Book eleven in the Inspector Lestrade series.
The Papers call it suicide. The deceased's father doesn't. But when Inspector Lestrade of Scotland Yard investigates the death by duelling pistol of Anstruther Fitzgibbon, 27, son of the Marquess of Bolsover, his suspicions of foul play are immediately aroused.
One of Britain's leading athletes, 'nimbler than a wallaby on heat', Fitzgibbon is the first victim in a series of murders which threatens to extinguish the exhilaration of the Olympic Games held in London that glorious summer of 1908.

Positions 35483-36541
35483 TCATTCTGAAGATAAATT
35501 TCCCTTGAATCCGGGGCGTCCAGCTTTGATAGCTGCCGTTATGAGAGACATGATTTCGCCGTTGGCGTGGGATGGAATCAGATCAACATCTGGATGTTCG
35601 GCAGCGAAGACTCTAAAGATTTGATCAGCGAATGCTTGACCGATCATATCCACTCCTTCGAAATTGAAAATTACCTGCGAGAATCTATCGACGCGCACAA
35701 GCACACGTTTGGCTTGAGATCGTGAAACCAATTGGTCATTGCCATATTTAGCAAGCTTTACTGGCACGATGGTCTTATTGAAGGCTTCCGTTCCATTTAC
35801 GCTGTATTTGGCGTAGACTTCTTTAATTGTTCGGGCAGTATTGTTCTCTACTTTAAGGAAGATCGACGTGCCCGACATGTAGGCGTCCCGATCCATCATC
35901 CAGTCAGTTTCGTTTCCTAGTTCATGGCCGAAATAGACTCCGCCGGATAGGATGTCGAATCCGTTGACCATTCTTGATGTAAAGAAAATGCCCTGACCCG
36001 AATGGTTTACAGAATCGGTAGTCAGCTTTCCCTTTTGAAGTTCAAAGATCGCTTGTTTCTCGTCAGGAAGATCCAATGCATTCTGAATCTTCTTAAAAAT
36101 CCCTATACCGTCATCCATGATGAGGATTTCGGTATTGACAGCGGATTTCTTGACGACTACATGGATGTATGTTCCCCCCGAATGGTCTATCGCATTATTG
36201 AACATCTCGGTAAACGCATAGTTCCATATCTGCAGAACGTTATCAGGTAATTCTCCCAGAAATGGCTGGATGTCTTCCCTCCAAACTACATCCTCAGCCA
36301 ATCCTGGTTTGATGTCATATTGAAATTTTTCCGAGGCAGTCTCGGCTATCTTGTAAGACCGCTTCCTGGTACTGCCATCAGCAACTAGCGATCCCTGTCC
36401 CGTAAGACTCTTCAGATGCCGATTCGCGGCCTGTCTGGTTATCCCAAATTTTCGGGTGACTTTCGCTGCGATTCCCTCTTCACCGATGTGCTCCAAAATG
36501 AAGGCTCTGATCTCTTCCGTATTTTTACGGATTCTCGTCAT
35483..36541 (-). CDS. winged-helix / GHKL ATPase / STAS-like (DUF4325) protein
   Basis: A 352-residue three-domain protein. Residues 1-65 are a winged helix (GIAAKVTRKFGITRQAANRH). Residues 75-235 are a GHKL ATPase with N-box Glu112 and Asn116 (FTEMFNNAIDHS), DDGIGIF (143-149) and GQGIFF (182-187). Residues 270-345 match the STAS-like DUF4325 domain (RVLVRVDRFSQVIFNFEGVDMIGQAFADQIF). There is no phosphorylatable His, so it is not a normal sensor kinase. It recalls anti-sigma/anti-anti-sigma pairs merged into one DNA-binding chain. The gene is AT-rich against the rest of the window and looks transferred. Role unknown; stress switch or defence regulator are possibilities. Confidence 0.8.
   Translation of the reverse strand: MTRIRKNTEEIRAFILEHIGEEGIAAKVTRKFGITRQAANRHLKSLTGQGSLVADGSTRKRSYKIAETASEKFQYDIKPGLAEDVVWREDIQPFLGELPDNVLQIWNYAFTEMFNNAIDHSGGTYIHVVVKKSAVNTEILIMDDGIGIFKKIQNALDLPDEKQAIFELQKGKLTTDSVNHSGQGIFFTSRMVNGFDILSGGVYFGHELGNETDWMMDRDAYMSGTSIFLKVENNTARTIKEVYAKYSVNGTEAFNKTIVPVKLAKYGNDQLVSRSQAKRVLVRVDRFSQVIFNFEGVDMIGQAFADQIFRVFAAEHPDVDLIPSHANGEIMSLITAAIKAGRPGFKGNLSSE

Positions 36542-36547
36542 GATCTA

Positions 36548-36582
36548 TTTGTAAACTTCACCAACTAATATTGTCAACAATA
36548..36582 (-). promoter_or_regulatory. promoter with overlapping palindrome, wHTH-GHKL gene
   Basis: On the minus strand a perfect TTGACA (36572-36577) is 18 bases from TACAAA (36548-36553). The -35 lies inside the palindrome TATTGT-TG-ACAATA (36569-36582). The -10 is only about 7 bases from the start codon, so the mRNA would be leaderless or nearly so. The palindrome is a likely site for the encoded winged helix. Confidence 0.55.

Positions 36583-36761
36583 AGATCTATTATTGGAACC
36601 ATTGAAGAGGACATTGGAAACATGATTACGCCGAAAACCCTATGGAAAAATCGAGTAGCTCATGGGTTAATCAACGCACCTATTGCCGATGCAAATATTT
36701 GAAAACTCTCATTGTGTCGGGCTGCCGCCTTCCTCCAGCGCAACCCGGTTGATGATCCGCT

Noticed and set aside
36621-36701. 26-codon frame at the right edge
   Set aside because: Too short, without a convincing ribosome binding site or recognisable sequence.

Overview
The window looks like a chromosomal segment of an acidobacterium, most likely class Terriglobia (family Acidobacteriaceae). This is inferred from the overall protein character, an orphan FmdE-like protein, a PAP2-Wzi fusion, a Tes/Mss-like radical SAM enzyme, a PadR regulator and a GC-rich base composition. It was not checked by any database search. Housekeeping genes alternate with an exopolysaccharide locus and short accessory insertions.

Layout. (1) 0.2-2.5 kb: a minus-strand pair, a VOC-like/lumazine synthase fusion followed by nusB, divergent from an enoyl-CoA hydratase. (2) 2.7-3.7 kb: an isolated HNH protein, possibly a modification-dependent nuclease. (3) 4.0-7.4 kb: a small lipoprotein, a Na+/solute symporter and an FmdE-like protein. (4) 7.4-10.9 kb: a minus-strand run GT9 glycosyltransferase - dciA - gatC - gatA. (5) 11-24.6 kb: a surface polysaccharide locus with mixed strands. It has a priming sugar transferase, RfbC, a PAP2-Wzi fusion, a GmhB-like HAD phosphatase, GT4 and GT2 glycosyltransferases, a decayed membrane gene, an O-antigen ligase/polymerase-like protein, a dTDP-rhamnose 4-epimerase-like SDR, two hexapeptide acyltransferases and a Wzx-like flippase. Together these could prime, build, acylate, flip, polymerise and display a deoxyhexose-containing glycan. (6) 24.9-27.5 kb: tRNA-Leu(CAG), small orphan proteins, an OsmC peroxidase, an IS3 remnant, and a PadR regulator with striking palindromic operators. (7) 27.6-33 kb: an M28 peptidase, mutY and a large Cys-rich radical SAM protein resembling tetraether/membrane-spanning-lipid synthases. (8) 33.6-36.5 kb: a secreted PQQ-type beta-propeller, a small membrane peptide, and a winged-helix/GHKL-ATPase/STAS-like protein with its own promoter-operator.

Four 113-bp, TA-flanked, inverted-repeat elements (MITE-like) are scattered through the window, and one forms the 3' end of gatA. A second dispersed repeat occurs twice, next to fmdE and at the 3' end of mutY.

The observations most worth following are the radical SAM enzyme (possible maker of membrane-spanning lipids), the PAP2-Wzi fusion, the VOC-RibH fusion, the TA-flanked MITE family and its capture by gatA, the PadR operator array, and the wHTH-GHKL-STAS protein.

As the capital plays host to an army of athletes from the Empire, Europe and the United States, international politics rears its ugly head; a respected German journalist is discovered with an ornate paper-knife embedded in his back. When a hurdler of the Ladies' Team falls victim to her own bust improver (dubbed 'the killer corset') fingers are pointed in all directions and not least of Lestrade's worries is that his leading lady's husband is an American detective with a short temper and the physique of a brick privy.